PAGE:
Wal-Mart, the glorious place it is, wasn't made to hold thousands of people at five in the morning. Nonetheless, I have experienced on the of the greatest marketing successes of the modern era: Black Friday. No sane person would buy as much as they do, but if ingenious markets account for variables and provide incentive, it will happen.
Black Friday shopping is a fetish rivaled only by the Saturday morning yard sale shoppers. It's an American tradition that, prior to this Thanksgiving, I had never experienced. But all that changed with a simple desire for $19.99 a pop seasons of 24 and $12 flash drives and SD cards.
You need to know Mountain View is a town of 3,000 people. Two stop lights and a Wal-Mart. And said Wal-Mart was our destination at a quarter to five yesterday morning. Dad kept telling me stuff like, "So, most people are going to be standing in line waiting for them to open the doors at five, but we're just going to sit here in the heat. It's not worth it." Yeah right, I thought, there's going to be three people there, and at five o'clock a worker's going to walk up, say "you're weird," and open the doors. We'll buy something and leave. I just knew it. Knew it.
Okay, so I was wrong.
Being the geeky soul I am, I was reminded of Charles Dickens' A Tale of Two Cities. When Dickens talks about Paris he describes a wine casket that breaks, and countless peasants flock the streets to lick up the wine and wine-soaked mud off the cobblestone streets.
This was the same scene, only instead of peasants and wine it was middle class Americans and HDTVs.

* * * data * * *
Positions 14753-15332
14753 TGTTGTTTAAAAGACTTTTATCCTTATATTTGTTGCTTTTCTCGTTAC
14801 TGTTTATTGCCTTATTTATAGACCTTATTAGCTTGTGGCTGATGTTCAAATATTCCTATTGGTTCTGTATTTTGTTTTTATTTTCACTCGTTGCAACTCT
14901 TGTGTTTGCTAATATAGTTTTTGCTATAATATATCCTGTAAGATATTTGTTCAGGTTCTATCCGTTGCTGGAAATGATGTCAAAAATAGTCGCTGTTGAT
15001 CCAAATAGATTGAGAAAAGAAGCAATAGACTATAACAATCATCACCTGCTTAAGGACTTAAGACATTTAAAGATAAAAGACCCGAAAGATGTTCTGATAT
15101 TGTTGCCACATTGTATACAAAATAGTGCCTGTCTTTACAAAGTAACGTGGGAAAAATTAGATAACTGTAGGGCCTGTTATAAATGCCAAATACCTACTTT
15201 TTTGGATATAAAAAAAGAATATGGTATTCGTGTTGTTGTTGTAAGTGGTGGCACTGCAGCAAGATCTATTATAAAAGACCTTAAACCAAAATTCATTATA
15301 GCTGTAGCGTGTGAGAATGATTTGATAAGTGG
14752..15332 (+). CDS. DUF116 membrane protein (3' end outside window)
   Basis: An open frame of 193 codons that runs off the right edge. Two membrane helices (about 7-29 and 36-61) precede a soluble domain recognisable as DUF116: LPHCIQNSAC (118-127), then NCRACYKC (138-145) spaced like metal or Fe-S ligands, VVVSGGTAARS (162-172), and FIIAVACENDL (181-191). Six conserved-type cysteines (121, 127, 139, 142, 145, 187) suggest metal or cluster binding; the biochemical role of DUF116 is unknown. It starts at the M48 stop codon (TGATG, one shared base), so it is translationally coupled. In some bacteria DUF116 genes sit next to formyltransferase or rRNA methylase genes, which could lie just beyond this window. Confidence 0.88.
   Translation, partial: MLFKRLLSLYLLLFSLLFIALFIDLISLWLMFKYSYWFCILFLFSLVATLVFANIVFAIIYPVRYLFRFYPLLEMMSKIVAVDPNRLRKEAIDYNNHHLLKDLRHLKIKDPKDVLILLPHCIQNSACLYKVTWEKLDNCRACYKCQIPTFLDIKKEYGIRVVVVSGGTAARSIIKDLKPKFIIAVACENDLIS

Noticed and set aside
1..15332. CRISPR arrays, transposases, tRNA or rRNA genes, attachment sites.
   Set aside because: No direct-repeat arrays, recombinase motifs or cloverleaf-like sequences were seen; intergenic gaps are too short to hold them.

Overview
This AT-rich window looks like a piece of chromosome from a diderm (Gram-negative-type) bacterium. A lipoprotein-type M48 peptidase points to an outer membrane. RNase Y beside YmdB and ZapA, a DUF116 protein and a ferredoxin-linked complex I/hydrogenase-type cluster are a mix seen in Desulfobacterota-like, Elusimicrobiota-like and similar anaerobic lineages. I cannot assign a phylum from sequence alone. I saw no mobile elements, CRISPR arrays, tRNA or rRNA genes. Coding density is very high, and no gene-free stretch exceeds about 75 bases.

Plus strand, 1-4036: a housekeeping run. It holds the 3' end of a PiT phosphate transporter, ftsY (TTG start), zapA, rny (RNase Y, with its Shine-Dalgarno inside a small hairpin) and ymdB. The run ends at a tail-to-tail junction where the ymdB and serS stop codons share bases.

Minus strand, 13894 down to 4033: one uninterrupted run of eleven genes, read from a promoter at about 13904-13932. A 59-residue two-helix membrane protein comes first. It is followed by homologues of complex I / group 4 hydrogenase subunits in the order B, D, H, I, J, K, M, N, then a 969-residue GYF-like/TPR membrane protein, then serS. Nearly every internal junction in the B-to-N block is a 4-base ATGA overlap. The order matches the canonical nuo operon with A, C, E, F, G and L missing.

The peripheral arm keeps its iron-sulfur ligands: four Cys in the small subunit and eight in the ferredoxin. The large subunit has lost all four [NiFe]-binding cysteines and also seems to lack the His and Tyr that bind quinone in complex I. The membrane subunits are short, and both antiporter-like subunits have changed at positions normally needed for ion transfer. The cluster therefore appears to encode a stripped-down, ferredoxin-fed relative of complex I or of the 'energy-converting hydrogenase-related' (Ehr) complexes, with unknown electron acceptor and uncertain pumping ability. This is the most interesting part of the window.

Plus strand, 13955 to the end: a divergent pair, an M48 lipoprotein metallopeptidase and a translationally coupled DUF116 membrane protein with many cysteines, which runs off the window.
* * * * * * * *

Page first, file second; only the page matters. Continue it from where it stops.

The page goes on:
Speaking of which, half of Mountain View has one now. 42', 55', 32'... Stacks of them ten feet tall went all the way down the middle of the center aisle.
Upon arrival, as Dad said, the line stretched from the front door of Wal-Mart to the Gas Station at the back of the parking lot. As soon as the doors were opened, these people flooded in grabbing carts and heading inside. As soon as aforementioned people with carts were inside, however, they realized that that many carts wouldn't fit in Wal-Mart, thus they couldn't move around. Thus they abandond them. Thus hundreds of abandoned carts littered the aisles, thus they were still not able to move around.
When I finally reached electronics and the 24 display, I noticed that our Wal-Mart had turned into a Sams Club--complete with crates and forklifts. The flash drives weren't on a rack, they were cardboard boxes filled with said drives and stacked on top of each other.
People have no apparent need for one or two blenders, let alone six of them. Heck, for ten bucks a blender, why should that stop you. Three 50' plasmas? eBay is the only thing I can think of.
I love capitalism.
I love excess.
I love America.
(And my new seasons 3 and 4 of 24, along with 2GB SD cards and flash drives.)
Maybe next year I should try Target...